Can it be fixed?

Enough of that. Here is the point. It can be fixed, but not with just rest or medications. Sure, stopping running will eliminate the pain. But the pain will resume once you start running again if you don't address the cause of the problem.

For you runners out there, this means normal hip flexibility and normal ankle flexibility.

Try this test!

The squat test is a great test to try. Stand with your feet shoulder width apart and toes pointed straight ahead. Squat down as far as you can without your heels coming up off of the floor. What happens?

- If your knee falls in - stretch your calf muscle and strengthen the gluteus medius and maximus (your butt)

- If your knee falls out - stretch your ITB and gluteus medius and work on balancing on a foam roll to unlock your subtalar joint

- If your toe turns out - stretch your calf muscles and your lateral hamstring (the revolving triangle is our favorite for this)

- If you feel like you have to lean way forward or throw your arms in front or you will fall backwards, this is a sign of tight proximal hamstrings. We love the downward dog, the triangle and the revolving triangle for this!

To the clinicians:

Most people with unilateral patellofemoral pain have a pelvic asymmetry stemming from an SI joint problem. This will create a functional leg length discrepancy that can cause medial or lateral patellofemoral pain.

On your patient with this problem, make sure to check the following:

1. The Three Key Hip Test - 90/90 hamstring, piriformis and FABERS - and fix what you find!

2. Pelvic alignment - innominate flares, upslips, rotations and sacral torsions

3. Ankle dorsiflexion - in standing with gravity drop or anterior reach with the leg

4. Subtalar joint eversion - in standing with medial reach w/ the leg

Fix what you find on the table and then support your findings with a solid exercise program. Remember, if it is done right, exercises to solve patellofemoral pain rarely should be focused on the knee.

Now, get to work... there are a lot of laid up runners out there!

Until next time...


Plantar Fasciitis 501

And then there were four...

Plantar fasciitis is number four in the series on the top five running injuries, but certainly at the top of the list for many runners out there. When you climb out of bed in the morning and your first steps are plagued with excruciating heel pain, you just might have this problem.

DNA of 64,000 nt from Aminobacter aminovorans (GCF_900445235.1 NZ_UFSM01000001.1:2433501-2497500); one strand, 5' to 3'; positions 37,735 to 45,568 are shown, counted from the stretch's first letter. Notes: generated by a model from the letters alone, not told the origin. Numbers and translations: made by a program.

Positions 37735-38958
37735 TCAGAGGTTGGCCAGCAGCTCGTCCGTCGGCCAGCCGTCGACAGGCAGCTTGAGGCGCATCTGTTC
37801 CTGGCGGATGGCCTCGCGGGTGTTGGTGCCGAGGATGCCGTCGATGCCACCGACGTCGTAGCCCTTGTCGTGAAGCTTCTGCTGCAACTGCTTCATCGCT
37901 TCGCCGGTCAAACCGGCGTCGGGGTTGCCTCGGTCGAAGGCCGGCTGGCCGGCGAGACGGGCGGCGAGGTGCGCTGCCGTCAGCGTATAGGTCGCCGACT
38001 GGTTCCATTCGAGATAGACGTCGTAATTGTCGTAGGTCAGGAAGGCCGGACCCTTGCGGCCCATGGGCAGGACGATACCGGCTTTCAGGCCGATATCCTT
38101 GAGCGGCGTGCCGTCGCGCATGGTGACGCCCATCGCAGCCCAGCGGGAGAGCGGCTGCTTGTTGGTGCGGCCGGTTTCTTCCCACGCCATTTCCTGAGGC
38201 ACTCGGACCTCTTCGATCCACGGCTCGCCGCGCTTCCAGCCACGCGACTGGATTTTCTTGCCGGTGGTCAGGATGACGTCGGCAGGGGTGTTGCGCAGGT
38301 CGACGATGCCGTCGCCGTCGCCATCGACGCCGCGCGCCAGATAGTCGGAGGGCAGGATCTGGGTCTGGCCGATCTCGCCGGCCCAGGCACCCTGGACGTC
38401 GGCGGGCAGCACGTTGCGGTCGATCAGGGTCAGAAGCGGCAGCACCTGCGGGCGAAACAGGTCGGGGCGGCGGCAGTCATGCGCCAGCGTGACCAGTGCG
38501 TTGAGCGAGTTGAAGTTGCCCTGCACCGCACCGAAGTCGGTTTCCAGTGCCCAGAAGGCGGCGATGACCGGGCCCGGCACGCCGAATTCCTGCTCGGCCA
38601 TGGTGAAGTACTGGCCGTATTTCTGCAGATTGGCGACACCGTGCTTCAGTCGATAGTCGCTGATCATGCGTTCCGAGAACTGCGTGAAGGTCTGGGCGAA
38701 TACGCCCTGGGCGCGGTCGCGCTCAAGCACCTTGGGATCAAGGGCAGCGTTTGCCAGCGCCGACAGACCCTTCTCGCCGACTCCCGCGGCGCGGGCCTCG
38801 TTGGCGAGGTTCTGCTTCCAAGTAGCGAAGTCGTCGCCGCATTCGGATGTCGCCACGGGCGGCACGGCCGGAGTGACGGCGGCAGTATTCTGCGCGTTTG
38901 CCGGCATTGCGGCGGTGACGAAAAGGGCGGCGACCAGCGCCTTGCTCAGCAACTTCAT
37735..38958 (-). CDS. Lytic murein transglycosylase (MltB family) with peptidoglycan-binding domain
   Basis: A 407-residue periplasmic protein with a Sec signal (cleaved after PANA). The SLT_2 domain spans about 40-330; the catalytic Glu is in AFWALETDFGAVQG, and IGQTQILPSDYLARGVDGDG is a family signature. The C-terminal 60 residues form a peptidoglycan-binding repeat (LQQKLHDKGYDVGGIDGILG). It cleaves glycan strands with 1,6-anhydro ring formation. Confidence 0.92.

Here's the thing... the cause of the problem has little or nothing to do with your heel.

The plantar fascia is located at the bottom of your foot and attaches to your calcaneus (the medial calcaneal tubercle, specifically). It's job is to help add spring to the arch of your foot and dissipate the forces of your body weight when your foot hits the ground.

If it is crying out in pain, it is probably overstretched. So don't stretch it! This is a common misconception. Instead, make sure you stretch your calf and hamstring muscles and wake up the gluteus maximus (your butt muscle) on that leg!

For you clinicians out there, here is a short list of things to check on someone with plantar fasciitis:

1. Tight gastroc/soleus - Make sure they stretch with their toes pointed straight ahead

2. Weak gluteus medius - The gluteus medius is responsible for limiting valgus at the knee. Test this with a medial reach with contralateral arm at waist level. Strengthen it with some good mini-band lateral walking or hurdle step 0vers.

3. Tight medial hamstring or gastrocnemius - Trigger points or myofascial restrictions are often found in these muscles on people with plantar fasciitis. For the more curious of you, here is the breakdown:

- Medial hamstring or medial gastroc trigger point signals an internally rotated femur (strengthen the gluteus maximus in the short position)

- Lateral gastrocnemius trigger point signals increased knee valgus (probably due to a lack of ankle dorsiflexion)

4. Anteriorly rotated innominate (creating a functionally longer leg) - fix this with muscle energy techniques

5. An opposite leg that won't pronate (check subtalar joint eversion)

Remember, if the plantar fascia is screaming at you, keep your ears on it, but put your eyes somewhere else. Good luck!